Similarly, Allawi’s announcement of an “Order for Safeguarding National Security”, the equivalent of Martial law, is part of a broader US strategy to apply maximum force whenever it chooses.

Even the name of the new law (Safeguarding National Security) smacks of the euphemisms that are churned out of American neoliberal “think tanks” on a regular basis. It is just more of the same old Bush “doublespeak”, invoked to conceal the complete suspension of civil liberties.

(The law provides for “random searches, seizures, closures, eavesdropping, curfews–all tools of the modern police state–are now in the hands of the small and unelected Baghdad leadership; and in the fine print, the establishment of a half-dozen new security agencies, each with a name, acronym and marching orders reminiscent of the decidedly undemocratic Mideast norm.” Mitch Potter)

The law enshrines the principle that in “liberated” Iraq, citizens have been effectively stripped of their personal freedom.

George Orwell could not have imagined a more dismal state of affairs.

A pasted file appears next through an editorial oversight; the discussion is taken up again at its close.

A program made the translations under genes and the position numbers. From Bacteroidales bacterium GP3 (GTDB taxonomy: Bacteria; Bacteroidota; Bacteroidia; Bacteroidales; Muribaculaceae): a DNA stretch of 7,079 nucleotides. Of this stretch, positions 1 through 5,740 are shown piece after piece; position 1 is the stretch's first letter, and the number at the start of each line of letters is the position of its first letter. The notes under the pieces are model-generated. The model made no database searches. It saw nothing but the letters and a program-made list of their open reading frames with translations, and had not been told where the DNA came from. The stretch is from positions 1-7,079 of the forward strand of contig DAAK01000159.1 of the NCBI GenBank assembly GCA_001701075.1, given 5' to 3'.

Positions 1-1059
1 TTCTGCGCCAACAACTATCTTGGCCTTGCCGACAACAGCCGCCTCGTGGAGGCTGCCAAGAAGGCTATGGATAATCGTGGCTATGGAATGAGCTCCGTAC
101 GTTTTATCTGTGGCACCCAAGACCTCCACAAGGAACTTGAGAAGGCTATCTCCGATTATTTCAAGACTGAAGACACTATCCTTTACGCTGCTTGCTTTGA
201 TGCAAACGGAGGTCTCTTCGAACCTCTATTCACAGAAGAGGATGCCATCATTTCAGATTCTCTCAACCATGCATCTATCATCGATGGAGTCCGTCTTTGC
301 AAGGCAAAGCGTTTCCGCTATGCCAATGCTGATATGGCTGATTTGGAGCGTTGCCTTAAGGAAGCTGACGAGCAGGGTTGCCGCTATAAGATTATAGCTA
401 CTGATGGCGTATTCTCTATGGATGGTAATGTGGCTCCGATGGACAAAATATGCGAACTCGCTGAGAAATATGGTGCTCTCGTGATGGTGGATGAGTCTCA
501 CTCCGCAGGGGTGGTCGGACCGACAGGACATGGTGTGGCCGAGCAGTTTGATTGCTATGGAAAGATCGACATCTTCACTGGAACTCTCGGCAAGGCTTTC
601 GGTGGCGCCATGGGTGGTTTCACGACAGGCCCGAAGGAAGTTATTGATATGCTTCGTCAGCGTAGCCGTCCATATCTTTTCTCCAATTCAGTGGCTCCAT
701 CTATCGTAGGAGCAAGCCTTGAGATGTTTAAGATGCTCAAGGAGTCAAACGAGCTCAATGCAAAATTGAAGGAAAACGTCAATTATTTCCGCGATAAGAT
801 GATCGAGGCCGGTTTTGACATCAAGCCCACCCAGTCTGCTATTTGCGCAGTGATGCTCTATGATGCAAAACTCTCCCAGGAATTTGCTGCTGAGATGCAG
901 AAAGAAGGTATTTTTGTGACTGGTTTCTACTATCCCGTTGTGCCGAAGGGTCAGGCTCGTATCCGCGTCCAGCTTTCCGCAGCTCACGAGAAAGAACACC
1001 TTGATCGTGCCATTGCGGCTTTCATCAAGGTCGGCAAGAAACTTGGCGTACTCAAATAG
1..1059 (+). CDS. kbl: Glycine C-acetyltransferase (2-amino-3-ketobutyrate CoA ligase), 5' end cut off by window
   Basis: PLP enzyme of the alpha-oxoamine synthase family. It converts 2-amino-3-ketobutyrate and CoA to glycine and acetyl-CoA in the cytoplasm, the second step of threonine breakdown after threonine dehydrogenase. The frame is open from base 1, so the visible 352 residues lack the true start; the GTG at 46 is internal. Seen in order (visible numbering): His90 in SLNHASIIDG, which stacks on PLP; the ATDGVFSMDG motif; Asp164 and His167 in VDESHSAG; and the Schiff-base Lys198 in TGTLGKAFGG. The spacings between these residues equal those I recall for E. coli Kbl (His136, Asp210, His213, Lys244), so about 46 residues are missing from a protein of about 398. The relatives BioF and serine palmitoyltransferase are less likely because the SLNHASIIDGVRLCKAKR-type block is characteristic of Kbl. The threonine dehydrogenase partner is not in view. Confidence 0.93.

Incredibly, in the same week that Allawi announced his intention to enact Martial law, he also unveiled his plan to develop a “state security apparatus” to deal with the insurgency.

No one in Iraq has any misgivings about what this really means.

Allawi started his political career as a Ba’ath Party enforcer and gradually worked his way up to become a senior official in the Iraqi secret police (the Mukabarat.) Eventually, he was bound to try to reconstitute the feared secret police that kept the Iraqi people under Saddam’s iron grip for decades.

Not surprisingly, this was already being done by the CIA and Dept of Defense prior to Allawi’s rise to power. (Z Magazine has reported that US intelligence was reenlisting members of Saddam’s Mukabarat to respond to the growing insurgency.)

The Bush Administration has no qualms about resurrecting the “primary instrument of Iraqi state terror”, as long as it is employed in the greater interests of continued American domination.

Again, Allawi provides nothing more than a convenient Iraqi face to a scheme that was well developed before he was ever appointed as Prime Minister.